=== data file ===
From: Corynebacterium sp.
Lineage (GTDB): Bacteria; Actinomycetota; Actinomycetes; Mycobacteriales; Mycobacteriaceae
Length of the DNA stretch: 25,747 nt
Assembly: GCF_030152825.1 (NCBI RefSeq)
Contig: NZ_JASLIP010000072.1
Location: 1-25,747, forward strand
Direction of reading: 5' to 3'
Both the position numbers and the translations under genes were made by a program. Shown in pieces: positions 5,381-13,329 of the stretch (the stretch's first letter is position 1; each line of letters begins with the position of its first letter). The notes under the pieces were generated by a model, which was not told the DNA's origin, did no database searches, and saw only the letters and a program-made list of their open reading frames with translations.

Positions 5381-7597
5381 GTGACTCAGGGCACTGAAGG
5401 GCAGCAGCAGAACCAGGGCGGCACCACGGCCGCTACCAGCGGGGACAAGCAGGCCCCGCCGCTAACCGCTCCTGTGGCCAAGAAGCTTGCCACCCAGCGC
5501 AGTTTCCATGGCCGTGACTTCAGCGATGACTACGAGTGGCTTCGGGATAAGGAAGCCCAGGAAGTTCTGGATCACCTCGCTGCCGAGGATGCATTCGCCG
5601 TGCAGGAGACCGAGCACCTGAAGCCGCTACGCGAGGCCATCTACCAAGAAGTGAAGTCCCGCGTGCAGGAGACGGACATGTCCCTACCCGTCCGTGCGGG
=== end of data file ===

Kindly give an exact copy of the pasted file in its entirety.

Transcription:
From: Corynebacterium sp.
Lineage (GTDB): Bacteria; Actinomycetota; Actinomycetes; Mycobacteriales; Mycobacteriaceae
Length of the DNA stretch: 25,747 nt
Assembly: GCF_030152825.1 (NCBI RefSeq)
Contig: NZ_JASLIP010000072.1
Location: 1-25,747, forward strand
Direction of reading: 5' to 3'
Both the position numbers and the translations under genes were made by a program. Shown in pieces: positions 5,381-13,329 of the stretch (the stretch's first letter is position 1; each line of letters begins with the position of its first letter). The notes under the pieces were generated by a model, which was not told the DNA's origin, did no database searches, and saw only the letters and a program-made list of their open reading frames with translations.

Positions 5381-7597
5381 GTGACTCAGGGCACTGAAGG
5401 GCAGCAGCAGAACCAGGGCGGCACCACGGCCGCTACCAGCGGGGACAAGCAGGCCCCGCCGCTAACCGCTCCTGTGGCCAAGAAGCTTGCCACCCAGCGC
5501 AGTTTCCATGGCCGTGACTTCAGCGATGACTACGAGTGGCTTCGGGATAAGGAAGCCCAGGAAGTTCTGGATCACCTCGCTGCCGAGGATGCATTCGCCG
5601 TGCAGGAGACCGAGCACCTGAAGCCGCTACGCGAGGCCATCTACCAAGAAGTGAAGTCCCGCGTGCAGGAGACGGACATGTCCCTACCCGTCCGTGCGGG